Our friend Tom Joyce, of Laois Archery, is a renaissance man or maybe even two:) Everyone knows him for his great sense of humour, his innate and acquired wisdom (after all, I myself nicknamed him the Plato of the Slieve Bloom Mountains) and his near-scientific approach to the art of archery. Well, I specifically use the word "art" back here, for when Tom does it, everything becomes art! Believe me, I know what I'm talking about, I have seen his landscapes, which are breathtaking, and also his arrows, which do exactly the same to a person as his paintings. All carefully balanced, polished to the limit of reason - but that's Tom, if he takes on something, he puts his whole heart into it, along with his kidneys, liver, stomach and the rest of the human anatomy, as well as known and unknown reserves of creative spirit:) Add to this also a love of travel and technical intuition and you get a hybrid that even the mythical Kraken would not stand a chance against... Read (in his own words) about Tom's journeys ... and make sure you take a look at these great photos!
There was a time, when I left school, that all I knew about mechanical things could have fitted on a postage stamp, a small postage stamp, and my vocabulary of tools extended to “hammer” and “screwdriver”, both of which I needed to retrieve coins from the electricity meter in my bedsit !
However, out of boredom with clerical work in a cramped office, I decided to seek an apprenticeship…. as a Fitter!! At that time apprentices usually started their training at 15 years of age after they had completed two, or maybe three years of post-primary school. I was 18 and after six years in school had successfully completed the Leaving Cert., so I was “overqualified” and the oldest apprentice in the training centre but, more importantly, I could get a driving licence! I couldn’t afford a car, so I bought a motorcycle and life has never been the same since.
I loved every minute of this new, wonderful world of engineering and my age and educational experience now paid dividends as I gobbled up information and practical skills – all of which were initially focused on maintaining the motorcycle. Then tragedy struck – my bike was stolen!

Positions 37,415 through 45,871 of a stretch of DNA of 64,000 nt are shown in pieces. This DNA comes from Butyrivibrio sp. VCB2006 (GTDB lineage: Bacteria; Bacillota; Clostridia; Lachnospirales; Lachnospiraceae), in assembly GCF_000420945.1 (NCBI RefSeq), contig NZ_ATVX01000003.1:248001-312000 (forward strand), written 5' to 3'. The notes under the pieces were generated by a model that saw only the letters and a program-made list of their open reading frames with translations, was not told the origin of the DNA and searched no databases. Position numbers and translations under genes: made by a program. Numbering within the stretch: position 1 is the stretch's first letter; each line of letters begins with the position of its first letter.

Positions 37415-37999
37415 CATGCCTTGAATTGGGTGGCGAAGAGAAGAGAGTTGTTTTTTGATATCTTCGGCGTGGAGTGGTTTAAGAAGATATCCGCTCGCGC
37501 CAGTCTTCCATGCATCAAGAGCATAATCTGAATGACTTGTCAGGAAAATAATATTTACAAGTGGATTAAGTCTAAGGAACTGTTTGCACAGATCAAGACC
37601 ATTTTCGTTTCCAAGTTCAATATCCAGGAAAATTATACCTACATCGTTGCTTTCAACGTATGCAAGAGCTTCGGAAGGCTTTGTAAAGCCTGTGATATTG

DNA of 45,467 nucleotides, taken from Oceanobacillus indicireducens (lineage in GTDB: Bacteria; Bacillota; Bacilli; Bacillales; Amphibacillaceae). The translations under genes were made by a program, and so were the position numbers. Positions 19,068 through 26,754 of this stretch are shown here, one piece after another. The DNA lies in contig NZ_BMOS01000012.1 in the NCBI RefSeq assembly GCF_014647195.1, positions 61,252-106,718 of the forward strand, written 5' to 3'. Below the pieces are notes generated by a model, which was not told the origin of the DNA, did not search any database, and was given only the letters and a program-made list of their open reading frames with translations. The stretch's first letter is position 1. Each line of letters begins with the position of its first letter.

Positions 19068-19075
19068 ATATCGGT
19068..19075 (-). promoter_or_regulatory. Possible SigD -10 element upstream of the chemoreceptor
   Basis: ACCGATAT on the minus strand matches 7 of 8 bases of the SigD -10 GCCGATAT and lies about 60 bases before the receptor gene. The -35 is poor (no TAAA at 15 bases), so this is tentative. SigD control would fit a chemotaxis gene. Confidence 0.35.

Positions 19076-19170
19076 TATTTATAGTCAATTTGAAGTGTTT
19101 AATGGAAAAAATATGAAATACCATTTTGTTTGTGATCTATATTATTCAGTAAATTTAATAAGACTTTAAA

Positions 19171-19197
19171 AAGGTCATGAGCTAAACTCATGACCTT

In order to get back on the road I bought two old, worn out British AJS 350cc motorcycles, from the 1950’s, for £7 and £13 (equivalent to €8 and €15) and with my new found engineering knowledge, managed to repair and build one decent bike from the two.
Over the next 10 years that bike gave me the opportunity to travel the length and breadth of Ireland and long before The Wild Atlantic Way, I had explored every backroad and beach on the western seaboard. But it was when I discovered the smooth roads and warm sunshine of France that my motorcycling horizon broadened.
I had read books of various adventurous motorcycle journeys and noted that most were undertaken on BMW motorcycles, so I bought an old 1100cc BMW, fitted it out for touring and convinced my French teaching wife that she really needed to practice her spoken French amongst the French people!
That was 25 years ago and since then we have travelled the back roads and mountains of Europe on various BMW bikes. Last June we had a marvellous trip to Slovenia staying in small towns and villages, in guesthouses or small family run hotels.
Then last August I bought a 175cc Heinkel scooter from 1960 and when it was “ready for the road”, we headed off to France and journeyed from Cherbourg to the Ìle de Rè. It was such a wonderful trip that in 2023 we just might head to Spain ….to practice our Spanish of course!